As flamboyant as ever, Jocelyn stood on the porch, her face painted like a cheap Christmas ornament in shades of bright red and blue, while her flaming hair, freshly dyed, was partially hidden beneath a wide-brimmed hat. Her black leather coat was open down the front, and the shape of her suave body and long legs were clearly revealed thanks to the clinging black dress she'd somehow shoved herself into. She had what you’d call the perfect body to go with the perfect face…actually, what was once the perfect body and perfect face. Her mother failed to realize that she had lost her looks many years ago and now had more wrinkles than a Chinese sharpai. Though nearly sixty, Jocelyn still tried to dress like a teenaged fashion model.
“Where were you? I’ve been waiting here forever,” she said as the door was opened. No, “Hello!” No, “Happy Thanksgiving!” No, “You look nice!” No, “You shouldn’t have gone to so much trouble” No hugs! No kiss!
Just, “Where were you?” Typical. Absolutely typical.
“I was busy in the kitchen. Please, come in and take off your coat.”
With a sensuous sway of her hips, Jocelyn entered the hall, shoving a heavy box into Allison’s arms before removing her coat…which she also crammed into Allison’s overburdened arms. Then, without another word, Jocelyn, sashayed to the large, gilded mirror so that she could study her reflection.
As Allison struggled, arms full to bursting, Jocelyn said: “How do I look?”
Well, actually, mother, you look like some kind of has-been street whore.
“Wonderful,” Allison said as she flung the coat on the hall tree. Thanks to the heavy box, she still felt as though she was about fall through the floor.
But she nearly forgot the box when Jocelyn’s eyes fell upon her. Scanning Allison’s form as critically as Jillian and with as much disgust as Melody, Jocelyn shook her head slowly, clicking her lips. Like Jillian, Jocelyn had never had a nice thing to say about her. Allison couldn’t recall a single time in her entire thirty-three years that her mother had given her a compliment. In fact, Jocelyn seemed to thrive on criticizing and humiliating Allison, especially before others. Jocelyn was certainly not the kind, caring, and loving mother that was on the Hallmark commercials. Far from it. She had never held or comforted Allison. She had never given of herself or offered anything even remotely close to loving motherly advice. Jocelyn had always been more concerned about herself than anything or anyone else in the world.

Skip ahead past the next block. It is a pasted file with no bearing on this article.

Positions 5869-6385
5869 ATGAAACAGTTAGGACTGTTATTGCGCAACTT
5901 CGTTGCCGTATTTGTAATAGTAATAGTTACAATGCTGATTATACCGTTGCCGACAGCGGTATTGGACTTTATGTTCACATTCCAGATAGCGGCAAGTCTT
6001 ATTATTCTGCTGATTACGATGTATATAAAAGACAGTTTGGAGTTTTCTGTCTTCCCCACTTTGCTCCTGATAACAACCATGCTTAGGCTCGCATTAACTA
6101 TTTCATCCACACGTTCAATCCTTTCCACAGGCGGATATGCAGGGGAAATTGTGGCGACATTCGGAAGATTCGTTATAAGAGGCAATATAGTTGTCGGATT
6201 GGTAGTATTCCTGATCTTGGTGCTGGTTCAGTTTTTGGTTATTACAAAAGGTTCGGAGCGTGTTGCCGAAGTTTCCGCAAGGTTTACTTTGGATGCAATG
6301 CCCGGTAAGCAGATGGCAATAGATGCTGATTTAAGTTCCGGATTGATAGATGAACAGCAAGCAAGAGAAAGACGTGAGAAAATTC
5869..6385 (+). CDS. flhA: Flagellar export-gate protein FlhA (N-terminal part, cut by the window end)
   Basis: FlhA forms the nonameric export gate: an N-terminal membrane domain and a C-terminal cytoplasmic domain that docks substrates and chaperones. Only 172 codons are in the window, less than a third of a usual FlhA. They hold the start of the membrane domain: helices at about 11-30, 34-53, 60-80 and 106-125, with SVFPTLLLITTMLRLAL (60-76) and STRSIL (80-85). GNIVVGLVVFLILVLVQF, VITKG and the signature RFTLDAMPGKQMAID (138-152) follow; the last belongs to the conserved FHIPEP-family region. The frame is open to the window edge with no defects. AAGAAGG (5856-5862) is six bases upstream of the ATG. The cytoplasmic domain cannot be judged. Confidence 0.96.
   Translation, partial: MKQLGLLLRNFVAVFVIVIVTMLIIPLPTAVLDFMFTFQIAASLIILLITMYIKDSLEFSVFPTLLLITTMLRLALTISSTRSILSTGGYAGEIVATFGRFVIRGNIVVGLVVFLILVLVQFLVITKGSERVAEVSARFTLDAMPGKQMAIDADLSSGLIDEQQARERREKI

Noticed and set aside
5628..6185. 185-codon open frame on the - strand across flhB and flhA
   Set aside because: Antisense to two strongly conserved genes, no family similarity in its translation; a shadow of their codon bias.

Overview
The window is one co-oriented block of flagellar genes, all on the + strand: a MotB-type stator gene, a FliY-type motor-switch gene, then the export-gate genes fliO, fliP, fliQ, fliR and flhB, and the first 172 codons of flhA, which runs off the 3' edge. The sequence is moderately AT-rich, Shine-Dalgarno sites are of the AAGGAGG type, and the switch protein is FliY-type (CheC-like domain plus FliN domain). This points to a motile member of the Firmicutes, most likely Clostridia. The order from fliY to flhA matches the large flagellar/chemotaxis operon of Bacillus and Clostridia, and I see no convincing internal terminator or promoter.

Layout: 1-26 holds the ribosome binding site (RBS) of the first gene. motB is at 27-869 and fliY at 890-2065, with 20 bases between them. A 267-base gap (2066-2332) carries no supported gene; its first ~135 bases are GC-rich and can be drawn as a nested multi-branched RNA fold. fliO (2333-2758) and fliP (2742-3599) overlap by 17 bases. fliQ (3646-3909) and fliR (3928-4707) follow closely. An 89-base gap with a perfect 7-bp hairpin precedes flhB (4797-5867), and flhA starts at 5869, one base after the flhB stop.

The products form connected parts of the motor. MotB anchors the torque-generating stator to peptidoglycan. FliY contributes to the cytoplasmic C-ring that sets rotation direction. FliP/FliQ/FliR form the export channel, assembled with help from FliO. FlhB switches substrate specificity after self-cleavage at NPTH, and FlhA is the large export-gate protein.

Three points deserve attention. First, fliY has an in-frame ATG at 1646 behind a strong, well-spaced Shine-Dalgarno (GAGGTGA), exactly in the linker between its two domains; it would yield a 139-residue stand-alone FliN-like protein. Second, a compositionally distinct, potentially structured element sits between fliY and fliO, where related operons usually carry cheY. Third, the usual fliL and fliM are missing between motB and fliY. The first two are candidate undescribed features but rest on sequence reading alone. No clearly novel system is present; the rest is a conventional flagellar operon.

“Let me give you a little piece of advice, darling. You’re much too heavy for that dress. You’d do well to shelve it until you slim down a tad.”
That was exactly what Allison needed to hear. Her house was a mess, she had too many cats, her cooking was bad, she couldn’t excite her husband, and now she was fat as well. Worse, her cousin still yearned to take her to the dark basement. She was so weary of it—all of it. These people who called themselves “family” all hated each other, yet, merely out of tradition, they got together at Thanksgiving and Christmas only to succeed in making each other miserable.
“Thanks for the advice, mother. I think you look nice too,” Allison said with a little more bite than she'd intended. She was quickly losing her self-control and her temper, but her mother didn’t seem to notice. Jocelyn merely shook her head again and headed to the parlor, looking for someone else to impress with her shocking wit and beauty. And Allison knew what would transpire once Jocelyn encountered Jake. Every year, the two began a contest of sorts to see who could outdo the other.
Sitting the heavy box on the floor, Allison opened the flaps and peeked inside, but she couldn’t see the object because it was enclosed in a thick, plastic layer of padding. She pulled the serrated tabs at the sides and peeled back the protective covering. Then she gasped with shock and outrage when she saw the ice statue. Three feet tall, it had been carved into the image of an elegant Victorian woman...all decked out in the fluff and finery of yesterday and with a parasol in her hand. Allison might have thought it beautiful...even lovely....